Newcastle-Upon-Tyne, 1736: a foggy night, a child’s death and a case for a musician turned amateur sleuth.
Charles Patterson is having a hard time coming to terms with his new lifestyle. He loves his wealthy bride Esther (Sword and Song, 2010, etc.), but all their acquaintances assume that he married the lady for her money. Esther is having trouble persuading Charles, who had struggled to make a living, to spend money on clothes befitting his new status and to show an interest in handling her properties, which are now legally his. One night Charles sees a horseman run down a woman and child. After the child disappears into the water, he feels compelled to track down the mysterious rider, his only clue the initials CR on a saddlebag. While searching for clues to the casual murder, Charles meets Kate, a young girl of low origins. Desperate to improve herself by becoming a musician, she wants Charles to take her on as his apprentice. Charles finds her more useful in his avocation: She helps him discover who has stabbed Richard Nightingale, a ladder-dancer and singer whose arrival from London set the local ladies afire with his flirting. Charles is also trying to find proof that Cuthbert Ridley, a young man of doubtful character, is the murderer he seeks. Both Charles and Kate can step into the spirit world, an ability that comes in handy in solving the crimes.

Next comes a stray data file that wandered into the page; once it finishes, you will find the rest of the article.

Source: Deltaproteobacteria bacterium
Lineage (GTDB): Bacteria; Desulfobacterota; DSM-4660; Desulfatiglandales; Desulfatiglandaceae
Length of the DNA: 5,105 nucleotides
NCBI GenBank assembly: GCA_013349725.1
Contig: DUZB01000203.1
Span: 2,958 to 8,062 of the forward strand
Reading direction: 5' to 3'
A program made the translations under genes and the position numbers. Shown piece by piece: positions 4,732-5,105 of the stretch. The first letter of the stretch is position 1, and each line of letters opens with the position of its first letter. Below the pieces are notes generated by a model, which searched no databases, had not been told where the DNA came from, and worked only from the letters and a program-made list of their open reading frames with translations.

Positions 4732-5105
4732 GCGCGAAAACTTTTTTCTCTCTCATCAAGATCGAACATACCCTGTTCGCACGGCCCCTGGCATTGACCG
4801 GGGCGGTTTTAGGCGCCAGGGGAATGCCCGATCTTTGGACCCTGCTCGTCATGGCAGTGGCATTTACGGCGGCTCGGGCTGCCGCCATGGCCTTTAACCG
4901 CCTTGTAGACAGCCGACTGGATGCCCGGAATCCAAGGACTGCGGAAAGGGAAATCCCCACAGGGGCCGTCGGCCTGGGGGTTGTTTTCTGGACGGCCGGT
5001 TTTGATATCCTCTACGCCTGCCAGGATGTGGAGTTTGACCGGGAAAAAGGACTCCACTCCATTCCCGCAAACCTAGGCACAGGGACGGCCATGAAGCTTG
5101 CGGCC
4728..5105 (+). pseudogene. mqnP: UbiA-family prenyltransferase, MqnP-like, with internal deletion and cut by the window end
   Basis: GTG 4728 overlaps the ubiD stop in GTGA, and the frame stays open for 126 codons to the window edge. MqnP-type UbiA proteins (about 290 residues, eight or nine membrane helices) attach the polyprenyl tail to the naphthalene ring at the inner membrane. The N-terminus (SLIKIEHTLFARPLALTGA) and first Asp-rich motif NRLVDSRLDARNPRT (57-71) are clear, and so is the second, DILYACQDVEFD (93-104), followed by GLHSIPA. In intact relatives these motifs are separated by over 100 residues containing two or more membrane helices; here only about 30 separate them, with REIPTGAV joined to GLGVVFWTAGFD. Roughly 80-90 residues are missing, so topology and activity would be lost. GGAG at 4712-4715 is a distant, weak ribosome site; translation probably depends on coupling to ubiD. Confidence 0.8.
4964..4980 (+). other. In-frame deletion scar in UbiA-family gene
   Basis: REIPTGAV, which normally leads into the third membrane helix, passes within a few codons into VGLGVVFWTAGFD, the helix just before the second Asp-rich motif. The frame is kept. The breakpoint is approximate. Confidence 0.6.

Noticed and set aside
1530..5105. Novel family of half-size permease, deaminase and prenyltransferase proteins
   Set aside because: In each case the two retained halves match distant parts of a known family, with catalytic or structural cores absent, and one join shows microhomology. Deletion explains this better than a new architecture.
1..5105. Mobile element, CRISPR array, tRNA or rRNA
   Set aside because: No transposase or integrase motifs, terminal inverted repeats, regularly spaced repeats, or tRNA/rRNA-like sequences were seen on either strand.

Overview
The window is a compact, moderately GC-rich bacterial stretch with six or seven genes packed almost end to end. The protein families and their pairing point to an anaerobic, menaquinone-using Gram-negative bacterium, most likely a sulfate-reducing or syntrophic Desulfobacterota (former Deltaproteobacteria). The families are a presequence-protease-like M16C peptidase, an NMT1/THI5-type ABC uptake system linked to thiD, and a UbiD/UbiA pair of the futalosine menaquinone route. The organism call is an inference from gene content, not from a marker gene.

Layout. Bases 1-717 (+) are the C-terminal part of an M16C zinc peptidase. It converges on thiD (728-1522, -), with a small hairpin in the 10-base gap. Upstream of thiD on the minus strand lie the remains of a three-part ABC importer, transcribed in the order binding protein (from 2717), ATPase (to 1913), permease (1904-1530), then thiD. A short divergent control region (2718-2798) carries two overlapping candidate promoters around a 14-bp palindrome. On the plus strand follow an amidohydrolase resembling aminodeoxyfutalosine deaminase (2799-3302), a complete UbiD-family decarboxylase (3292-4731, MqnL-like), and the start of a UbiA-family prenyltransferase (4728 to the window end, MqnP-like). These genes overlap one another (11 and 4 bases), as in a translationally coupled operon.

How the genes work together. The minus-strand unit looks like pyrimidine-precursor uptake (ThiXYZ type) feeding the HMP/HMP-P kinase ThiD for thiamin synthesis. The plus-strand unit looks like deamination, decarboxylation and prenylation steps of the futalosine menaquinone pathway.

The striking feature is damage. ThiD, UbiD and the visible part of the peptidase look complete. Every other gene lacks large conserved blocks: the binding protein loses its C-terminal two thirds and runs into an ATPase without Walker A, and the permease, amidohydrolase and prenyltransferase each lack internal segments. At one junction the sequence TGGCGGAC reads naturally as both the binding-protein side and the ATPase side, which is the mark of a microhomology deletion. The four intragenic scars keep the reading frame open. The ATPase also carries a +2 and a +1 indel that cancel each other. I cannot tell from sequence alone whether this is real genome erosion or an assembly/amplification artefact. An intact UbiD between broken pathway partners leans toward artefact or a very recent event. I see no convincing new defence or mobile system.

Southey neatly folds the requisite historical information into a clever mystery full of interesting characters. The addition of all those spirits may or may not improve your enjoyment.